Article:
How to Sanitize Stainless Steel Dog Bowls

To keep your pooch healthy and happy, cleaning and sanitizing his water and food bowls are a must. Even though stainless steel dog bowls are less likely to grow bacteria on the surface, you should still do this. If you neglect the bowls, bacteria may collect on them and contaminate your dog’s food, which may lead to illness. Plus, gunky food bowls are no fun to look at.

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Items You Will Need

• Mild soap
• Plastic sponge
• Rubber gloves
• Bleach OR Baking soda & salt
• Measuring spoon and cup
• Towel

Wash the bowl daily with soap and hot water to prevent bacterial growth. Sanitize the bowl weekly as follows:

Step 1
Empty any leftover food from the dog dish. It’s best to throw it away instead of putting it back into the food bag. This can cause bacterial growth in the food container.

Step 2
Rinse the bowl with warm water. Scrub the bowl with a couple drops of dishwashing soap, hot water and a plastic sponge. Take your time and scrub all surfaces of the bowl. This means inside, the sides and the bottom. Rinse the bowl again with water. Examine the bowl to make sure all food residue and odors have been removed. Clean it again if need be.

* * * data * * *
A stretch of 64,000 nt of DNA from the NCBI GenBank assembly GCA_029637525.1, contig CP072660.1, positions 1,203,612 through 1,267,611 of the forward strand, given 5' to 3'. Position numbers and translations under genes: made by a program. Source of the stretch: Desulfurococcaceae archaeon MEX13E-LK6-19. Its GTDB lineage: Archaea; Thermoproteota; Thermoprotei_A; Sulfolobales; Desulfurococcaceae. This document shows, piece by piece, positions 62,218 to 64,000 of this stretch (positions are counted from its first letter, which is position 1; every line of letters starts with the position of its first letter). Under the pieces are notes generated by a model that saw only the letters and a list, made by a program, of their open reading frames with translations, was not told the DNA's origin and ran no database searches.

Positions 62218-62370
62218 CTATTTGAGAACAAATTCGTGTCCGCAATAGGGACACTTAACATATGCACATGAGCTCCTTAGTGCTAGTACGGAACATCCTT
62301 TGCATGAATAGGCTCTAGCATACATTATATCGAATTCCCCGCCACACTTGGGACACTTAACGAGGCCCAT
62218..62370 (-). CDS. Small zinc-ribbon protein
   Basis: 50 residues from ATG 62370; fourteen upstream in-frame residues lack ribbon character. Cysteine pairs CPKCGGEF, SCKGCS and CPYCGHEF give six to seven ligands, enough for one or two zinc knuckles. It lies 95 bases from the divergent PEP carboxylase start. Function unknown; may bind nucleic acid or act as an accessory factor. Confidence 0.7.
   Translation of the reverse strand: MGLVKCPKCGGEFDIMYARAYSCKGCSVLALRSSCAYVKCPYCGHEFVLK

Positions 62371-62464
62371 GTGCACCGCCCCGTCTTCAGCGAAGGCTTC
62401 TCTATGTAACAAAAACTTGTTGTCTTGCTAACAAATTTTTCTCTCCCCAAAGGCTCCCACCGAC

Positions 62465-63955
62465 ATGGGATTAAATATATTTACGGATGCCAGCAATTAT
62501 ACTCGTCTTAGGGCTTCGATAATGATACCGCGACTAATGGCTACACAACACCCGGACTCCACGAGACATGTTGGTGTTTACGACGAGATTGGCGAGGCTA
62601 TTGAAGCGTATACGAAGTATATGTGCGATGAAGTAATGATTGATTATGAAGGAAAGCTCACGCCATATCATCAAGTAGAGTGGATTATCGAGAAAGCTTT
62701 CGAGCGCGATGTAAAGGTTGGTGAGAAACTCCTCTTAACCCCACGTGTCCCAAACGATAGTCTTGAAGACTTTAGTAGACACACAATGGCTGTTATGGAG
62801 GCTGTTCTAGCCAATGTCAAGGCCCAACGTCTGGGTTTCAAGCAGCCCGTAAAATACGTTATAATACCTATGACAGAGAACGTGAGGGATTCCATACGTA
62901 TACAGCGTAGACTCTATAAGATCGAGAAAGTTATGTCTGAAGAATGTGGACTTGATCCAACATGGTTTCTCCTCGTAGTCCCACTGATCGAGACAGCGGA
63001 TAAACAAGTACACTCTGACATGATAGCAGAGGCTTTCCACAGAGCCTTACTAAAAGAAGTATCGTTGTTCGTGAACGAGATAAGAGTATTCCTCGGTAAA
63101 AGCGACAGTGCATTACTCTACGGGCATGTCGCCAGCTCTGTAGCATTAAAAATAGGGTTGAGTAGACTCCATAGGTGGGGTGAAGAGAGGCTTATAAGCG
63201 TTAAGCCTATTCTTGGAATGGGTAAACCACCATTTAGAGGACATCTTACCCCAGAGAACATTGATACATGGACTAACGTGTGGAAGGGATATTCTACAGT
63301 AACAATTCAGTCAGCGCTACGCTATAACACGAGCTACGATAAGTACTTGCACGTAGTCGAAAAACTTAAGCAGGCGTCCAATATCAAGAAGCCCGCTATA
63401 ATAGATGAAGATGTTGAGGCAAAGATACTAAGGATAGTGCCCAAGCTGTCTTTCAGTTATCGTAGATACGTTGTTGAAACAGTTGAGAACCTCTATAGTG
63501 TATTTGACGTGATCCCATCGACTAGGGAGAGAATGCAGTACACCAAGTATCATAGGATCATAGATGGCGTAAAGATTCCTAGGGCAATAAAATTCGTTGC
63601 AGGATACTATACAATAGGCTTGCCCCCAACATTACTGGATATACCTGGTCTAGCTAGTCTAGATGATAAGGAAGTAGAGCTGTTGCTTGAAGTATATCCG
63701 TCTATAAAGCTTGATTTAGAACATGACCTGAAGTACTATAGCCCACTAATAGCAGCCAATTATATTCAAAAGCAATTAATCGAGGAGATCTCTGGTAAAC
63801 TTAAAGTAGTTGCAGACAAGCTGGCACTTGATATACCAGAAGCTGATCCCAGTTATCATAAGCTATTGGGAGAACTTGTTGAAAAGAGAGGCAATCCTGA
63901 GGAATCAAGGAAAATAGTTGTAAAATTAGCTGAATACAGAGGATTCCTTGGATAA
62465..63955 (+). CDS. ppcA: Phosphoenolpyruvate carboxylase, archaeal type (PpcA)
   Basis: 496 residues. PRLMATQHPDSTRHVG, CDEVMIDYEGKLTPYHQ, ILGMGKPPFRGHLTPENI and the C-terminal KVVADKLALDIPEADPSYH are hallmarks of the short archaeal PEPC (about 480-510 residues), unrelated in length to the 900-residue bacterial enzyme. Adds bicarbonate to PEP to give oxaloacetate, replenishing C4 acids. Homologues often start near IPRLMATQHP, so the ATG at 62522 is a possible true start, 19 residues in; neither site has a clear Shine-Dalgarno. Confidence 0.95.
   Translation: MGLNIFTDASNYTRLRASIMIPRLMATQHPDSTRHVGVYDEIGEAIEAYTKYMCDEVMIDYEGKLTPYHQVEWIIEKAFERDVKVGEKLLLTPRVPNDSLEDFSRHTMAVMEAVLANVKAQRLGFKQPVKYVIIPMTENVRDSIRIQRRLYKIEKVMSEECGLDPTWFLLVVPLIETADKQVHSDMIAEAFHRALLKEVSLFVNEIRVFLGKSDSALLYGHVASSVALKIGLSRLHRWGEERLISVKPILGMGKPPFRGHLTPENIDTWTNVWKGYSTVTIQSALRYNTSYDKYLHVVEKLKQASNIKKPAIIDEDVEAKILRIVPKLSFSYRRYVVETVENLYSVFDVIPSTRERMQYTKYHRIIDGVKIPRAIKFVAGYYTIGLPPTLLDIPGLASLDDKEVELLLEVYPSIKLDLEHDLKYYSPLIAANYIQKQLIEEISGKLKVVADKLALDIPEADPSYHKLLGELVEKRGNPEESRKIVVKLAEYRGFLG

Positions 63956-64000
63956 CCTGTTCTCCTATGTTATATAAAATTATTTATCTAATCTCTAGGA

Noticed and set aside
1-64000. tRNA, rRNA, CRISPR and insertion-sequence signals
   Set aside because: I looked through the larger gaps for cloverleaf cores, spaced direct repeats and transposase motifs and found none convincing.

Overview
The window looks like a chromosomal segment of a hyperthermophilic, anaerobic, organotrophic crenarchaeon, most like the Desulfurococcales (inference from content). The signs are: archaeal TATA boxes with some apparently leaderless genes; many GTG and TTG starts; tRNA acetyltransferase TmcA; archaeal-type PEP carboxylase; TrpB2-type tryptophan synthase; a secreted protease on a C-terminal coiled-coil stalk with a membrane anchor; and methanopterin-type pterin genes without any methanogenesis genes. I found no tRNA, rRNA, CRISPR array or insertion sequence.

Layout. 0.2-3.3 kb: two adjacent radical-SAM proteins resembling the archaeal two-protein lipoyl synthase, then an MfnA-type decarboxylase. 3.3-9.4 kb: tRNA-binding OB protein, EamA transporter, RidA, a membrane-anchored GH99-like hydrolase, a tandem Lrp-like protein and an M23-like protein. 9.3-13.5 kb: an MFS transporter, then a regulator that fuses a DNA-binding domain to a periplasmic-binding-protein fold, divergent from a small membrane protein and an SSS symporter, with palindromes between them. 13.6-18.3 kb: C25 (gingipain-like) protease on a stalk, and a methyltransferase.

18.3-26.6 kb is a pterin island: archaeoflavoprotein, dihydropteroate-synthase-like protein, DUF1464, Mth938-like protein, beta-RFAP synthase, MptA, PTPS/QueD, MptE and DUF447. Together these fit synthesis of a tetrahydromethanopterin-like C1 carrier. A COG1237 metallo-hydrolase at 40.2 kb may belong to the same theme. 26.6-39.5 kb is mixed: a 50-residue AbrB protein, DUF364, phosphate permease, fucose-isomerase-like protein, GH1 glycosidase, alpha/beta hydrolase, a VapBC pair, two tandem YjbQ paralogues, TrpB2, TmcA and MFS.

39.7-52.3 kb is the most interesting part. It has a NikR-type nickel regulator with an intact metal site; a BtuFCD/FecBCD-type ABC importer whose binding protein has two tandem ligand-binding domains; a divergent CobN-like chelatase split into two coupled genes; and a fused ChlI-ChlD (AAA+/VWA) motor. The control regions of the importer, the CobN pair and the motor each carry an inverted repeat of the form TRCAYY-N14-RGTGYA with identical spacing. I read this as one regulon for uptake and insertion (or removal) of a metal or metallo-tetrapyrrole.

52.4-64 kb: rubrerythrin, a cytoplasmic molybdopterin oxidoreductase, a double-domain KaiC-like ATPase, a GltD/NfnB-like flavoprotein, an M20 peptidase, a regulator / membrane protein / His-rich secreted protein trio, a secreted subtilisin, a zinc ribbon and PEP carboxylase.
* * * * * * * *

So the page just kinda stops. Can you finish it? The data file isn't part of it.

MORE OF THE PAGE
Step 3
Select one of the following deep cleaning methods.

Bleach method: Fill a wide bucket with 1 gallon of warm water and 1 tablespoon of bleach. With gloved hands, submerge the bowl into the solution and let it sit in there for a couple of minutes.

-or-

Salt and Baking Soda method: If you prefer not to use bleach, combine equal parts of baking soda, warm water and salt and use a sponge to scrub the surface of the dish in a circular motion. Rinse well.

WARNING: Never use full-strength bleach to clean your pet bowl. Always dilute it as instructed and make sure the bowl is completely rinsed and dried before using it again to feed your pet.

Step 4
Pull the bowl out and place it upside down on a clean, dry towel. Let the bowl air dry completely before using it again.

By Susan Revermann


Resources:
Clorox: Sanitizing Pet Bowls Vet Street: Spot Check: You Probably Aren't Washing Your Cat and Dog's Food and Water Dishes Enough

About the Author
Susan Revermann is a professional writer with educational and professional experience in psychology, research and teaching. She holds a Bachelor of Arts from the University of Washington in psychology, focused on research, motivational behavior and statistics. Revermann also has a background in art, crafts, green living, outdoor activities and overall fitness, balance and well-being.